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Vilsack takes conciliatory tone to Farm Bureau

Agriculture Secretary Tom Vilsack braved a rare Atlanta
snow and ice storm Monday to thank members of the American Farm Bureau
Federation for what they do as farmers and ranchers and pledged to continue
promoting U.S. ag exports and fiscally conservative farm policies.

Vilsack acknowledged his own saddened reaction to the
shooting of Congresswoman Gabrielle Giffords and others in Tucson, Arizona over
the weekend, adding that it reminded him of the 1986 murder of the mayor of his
home town of Mount Pleasant, Iowa.

“I learned in 1986 that we ought to take a moment to
appreciate what we have,” he said. For Vilsack, that includes the farmers he
works with today.

“I have been looking to Bob and Farm Bureau increasingly
for advice on the many issues that confront us,” he said, referring to Farm
Bureau president, Bob Stallman, a cattle and rice producer from Texas.

Vilsack said that he and his staff have been working hard
to increase exports of U.S. commodities and will continue to do so. Jim Miller,
Under Secretary of Agriculture for Farm and Foreign Agricultural Services, is
currently in China working to remove barriers to U.S. beef exports, he said.

The Obama Administration is expected to soon submit a
free trade agreement with Korea to Congress for ratification.

Vilsack said he hopes Congress will approve it.

“We hope that creates momentum for other trade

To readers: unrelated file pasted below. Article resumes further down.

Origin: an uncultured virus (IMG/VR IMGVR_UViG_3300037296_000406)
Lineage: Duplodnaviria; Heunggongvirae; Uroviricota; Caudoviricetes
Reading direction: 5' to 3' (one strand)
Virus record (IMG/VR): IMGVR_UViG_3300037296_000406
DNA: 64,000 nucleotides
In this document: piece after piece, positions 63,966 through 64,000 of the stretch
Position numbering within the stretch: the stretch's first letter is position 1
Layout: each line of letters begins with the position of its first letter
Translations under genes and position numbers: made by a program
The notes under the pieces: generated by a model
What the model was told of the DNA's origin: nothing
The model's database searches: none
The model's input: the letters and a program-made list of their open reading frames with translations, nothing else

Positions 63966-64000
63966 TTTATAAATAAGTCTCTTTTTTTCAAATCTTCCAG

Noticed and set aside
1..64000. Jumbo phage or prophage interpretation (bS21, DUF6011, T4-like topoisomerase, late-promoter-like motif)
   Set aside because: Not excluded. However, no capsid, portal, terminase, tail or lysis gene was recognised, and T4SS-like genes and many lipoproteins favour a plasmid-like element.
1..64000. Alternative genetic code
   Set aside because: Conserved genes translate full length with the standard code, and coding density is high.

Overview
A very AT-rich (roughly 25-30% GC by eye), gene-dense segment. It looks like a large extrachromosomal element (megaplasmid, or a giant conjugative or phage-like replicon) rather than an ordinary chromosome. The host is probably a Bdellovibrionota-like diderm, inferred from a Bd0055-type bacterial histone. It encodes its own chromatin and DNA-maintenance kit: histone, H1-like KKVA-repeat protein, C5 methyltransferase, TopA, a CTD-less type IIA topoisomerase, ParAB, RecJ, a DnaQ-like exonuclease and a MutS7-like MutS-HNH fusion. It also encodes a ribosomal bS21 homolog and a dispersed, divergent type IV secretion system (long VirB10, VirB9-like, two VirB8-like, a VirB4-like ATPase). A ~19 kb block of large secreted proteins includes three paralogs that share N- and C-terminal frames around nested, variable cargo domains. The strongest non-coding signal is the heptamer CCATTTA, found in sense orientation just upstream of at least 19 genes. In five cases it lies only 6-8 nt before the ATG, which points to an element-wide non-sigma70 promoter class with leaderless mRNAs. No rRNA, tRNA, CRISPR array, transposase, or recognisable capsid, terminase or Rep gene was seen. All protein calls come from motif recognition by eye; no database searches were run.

agreements,” he said.

Vilsack got several rounds of applause from about 3,000
Farm Bureau members listening to his speech. Many rose to their feet after he
said the tax package passed at the end of 2010 will bring useful tax breaks for
investments on farms, as well as a two-year estate tax that has a $5 million
per spouse exemption “to not have to worry that the farm will be split up.”

Vilsack also defended USDA’s proposal to regulate glyphosate-tolerant alfalfa under the Plant Protection Act. USDA’s
environmental impact statement on the alfalfa includes isolation distances and
planting and harvesting restrictions that Farm Bureau, American Soybean
Association and others have argued are unscientific and not needed.

Vilsack said it would have been easier for him to ignore
the issue. But USDA is trying to come up with a policy that will also be
accepted by organic farm groups that want the genetically modified alfalfa
banned.

Vilsack said his goal is similar to Farm Bureau’s aim of
protecting property rights.

“If you want to be able to grow genetically modified
crops, you ought to be able to do that. If you want to be able to grow
indentity-preserved conventional crops you ought to be able to do that. If you
want to be able to be an organic farmer, you ought to be able to do that,” he
said.

That drew another round of applause.

Stallman has said several times the his organization
includes all of those kinds of farmers, large and small. At a press conference
Sunday he said that a nephew has grown organic rice on his own Texas farm, with
mixed results as a commercial venture. 

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